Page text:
Winnipeg Free Press - ONLINE EDITION
Phoenix beaten, choked, shot in final days: killer's ex
Phoenix Sinclair is about three years old in this file photo. (HANDOUT PHOTO)
The sobbing ex-partner of Karl Wesley McKay recalled him threatening her with a machete and trying to push her and their six-month-old son down a flight of stairs -- but she'd never seen him physically abuse their two sons, the inquiry into the death of Phoenix Sinclair heard today.
The two men testifying at the inquiry this afternoon were 12 and 14 when they were sent to stay with their dad in 2005, the year Phoenix was tortured and murdered. McKay and Phoenix's mother, Samantha Kematch, were convicted of first-degree murder.
They and their mother cannot be identified under a publication ban granted by Commissioner Ted Hughes after the three witnesses complained that they were harassed after testifying at the murder trial of McKay in 2008. They are giving their testimony remotely through a video link that is audible to everyone in the hearing room but visible only to the inquiry commissioner.
The boys are grown men now working and going to school and their colleagues don't know about their connection to McKay, the inquiry has heard.
Their mother, now 42, testified this morning that the younger boy, who was getting into trouble in Winnipeg, was sent to live with his father in Fisher River First Nation in April 2005. The intent was to get the then-12-year-old away from gangs and bad influences in the city.
McKay had moved to the reserve from Winnipeg that spring with Kematch, their newborn baby and Kematch's daughter Phoenix, who had turned five that April. McKay's older son joined them on school breaks and summer vacation, she said.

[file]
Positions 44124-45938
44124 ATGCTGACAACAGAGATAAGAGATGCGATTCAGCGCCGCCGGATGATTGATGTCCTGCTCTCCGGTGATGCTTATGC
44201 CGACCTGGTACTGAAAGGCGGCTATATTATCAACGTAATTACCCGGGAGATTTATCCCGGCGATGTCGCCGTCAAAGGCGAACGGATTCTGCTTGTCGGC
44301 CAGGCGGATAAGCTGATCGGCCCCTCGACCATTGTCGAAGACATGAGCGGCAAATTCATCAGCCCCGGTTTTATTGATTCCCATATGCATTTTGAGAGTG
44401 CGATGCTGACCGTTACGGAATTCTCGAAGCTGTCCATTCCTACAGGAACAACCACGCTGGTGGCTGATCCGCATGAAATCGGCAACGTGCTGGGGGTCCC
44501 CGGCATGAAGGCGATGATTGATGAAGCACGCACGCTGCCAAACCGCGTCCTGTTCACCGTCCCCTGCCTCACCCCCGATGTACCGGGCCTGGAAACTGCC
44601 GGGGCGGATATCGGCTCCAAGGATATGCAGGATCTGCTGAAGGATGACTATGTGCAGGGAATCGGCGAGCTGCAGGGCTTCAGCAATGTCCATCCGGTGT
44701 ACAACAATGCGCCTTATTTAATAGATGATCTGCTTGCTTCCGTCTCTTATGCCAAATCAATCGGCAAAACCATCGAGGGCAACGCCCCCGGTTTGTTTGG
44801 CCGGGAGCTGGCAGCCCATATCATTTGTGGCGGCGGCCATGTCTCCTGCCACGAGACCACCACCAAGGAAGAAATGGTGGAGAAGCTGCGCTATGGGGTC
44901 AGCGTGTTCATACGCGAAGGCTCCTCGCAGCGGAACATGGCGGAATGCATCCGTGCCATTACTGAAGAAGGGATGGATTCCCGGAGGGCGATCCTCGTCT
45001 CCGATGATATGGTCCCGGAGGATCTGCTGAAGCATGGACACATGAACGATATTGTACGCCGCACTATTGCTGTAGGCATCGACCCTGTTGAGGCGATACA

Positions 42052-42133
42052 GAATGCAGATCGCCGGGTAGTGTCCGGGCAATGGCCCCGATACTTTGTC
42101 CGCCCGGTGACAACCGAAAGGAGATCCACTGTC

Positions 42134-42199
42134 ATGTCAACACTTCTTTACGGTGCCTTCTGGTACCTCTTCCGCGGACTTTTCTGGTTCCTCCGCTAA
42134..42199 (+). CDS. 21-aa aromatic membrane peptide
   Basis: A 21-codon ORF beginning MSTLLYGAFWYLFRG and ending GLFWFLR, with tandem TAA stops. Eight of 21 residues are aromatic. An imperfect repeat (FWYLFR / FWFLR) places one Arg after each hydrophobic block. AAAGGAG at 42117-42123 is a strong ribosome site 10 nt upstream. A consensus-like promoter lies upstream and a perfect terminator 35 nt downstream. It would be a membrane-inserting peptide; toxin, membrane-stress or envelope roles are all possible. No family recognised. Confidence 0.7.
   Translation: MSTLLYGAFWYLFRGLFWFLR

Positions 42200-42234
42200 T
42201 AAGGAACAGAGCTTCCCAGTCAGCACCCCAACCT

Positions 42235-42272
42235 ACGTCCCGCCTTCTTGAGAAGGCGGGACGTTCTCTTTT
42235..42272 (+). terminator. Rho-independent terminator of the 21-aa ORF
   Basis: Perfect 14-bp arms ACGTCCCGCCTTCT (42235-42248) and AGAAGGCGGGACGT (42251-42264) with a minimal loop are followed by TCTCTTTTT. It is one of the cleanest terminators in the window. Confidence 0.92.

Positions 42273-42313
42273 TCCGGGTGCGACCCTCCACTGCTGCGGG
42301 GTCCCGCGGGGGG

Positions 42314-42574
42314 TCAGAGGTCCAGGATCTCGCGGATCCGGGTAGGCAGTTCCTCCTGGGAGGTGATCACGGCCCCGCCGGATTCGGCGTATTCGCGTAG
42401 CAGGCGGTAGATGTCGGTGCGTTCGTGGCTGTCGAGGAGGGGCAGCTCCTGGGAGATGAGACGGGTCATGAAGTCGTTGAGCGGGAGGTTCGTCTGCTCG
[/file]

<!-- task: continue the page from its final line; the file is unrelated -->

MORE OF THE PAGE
Their mother testified the boys told her on a visit home to Winnipeg that Phoenix was shot at with a pellet gun, choked unconscious and beaten by McKay and Kematch. The mother said she notified a child-welfare agency about her concern for Phoenix -- and for her sons in McKay's care -- but could not remember which agency she called or when and how much detail she provided.
She said she remembers calling 411 for the number of Fisher River CFS and being told they were "short staffed" and that somebody would get back to her. "Nobody ever got back to me," she said.
On July 12, 2005 a probation officer notified Intertribal Child and Family Services that McKay's adolescent sons had been left with an inappropriate caregiver while McKay, a trucker, and Kematch were on the road, the woman said. Phoenix, she was told, had gone to live with her biological father. McKay called her that day when Intertribal CFS workers visited his home, she said.
The woman recalled receiving a call from McKay on the day child-welfare workers returned their sons to her in Winnipeg.
"He was just swearing at me and threatening me that nothing was going to be done because his cousin worked there," she said.
The inquiry heard last week from McKay's cousin, Interlake Tribal CFS supervisor Madeline Bird, who said she had no knowledge of any child-welfare complaints against McKay except for the call on July 12, 2005, when they arranged to send his sons home to their mother in Winnipeg.
Today, after dredging up painful memories, then being pressed for specific dates and people spoken to, McKay's ex-partner hit a breaking point when the lawyer representing the provincial government accidentally mentioned the names of McKay's sons, whose identities are protected by a publication ban.
"You've named them twice," their mother, who is also protected by the ban, scolded lawyer Gord McKinnon. "I'm done."
She declined to testify further.
Commissioner Ted Hughes called for a break, asking the lawyer representing the woman and her sons to speak to her about returning to testify. The proceedings continued 20 minutes later and she completed her testimony.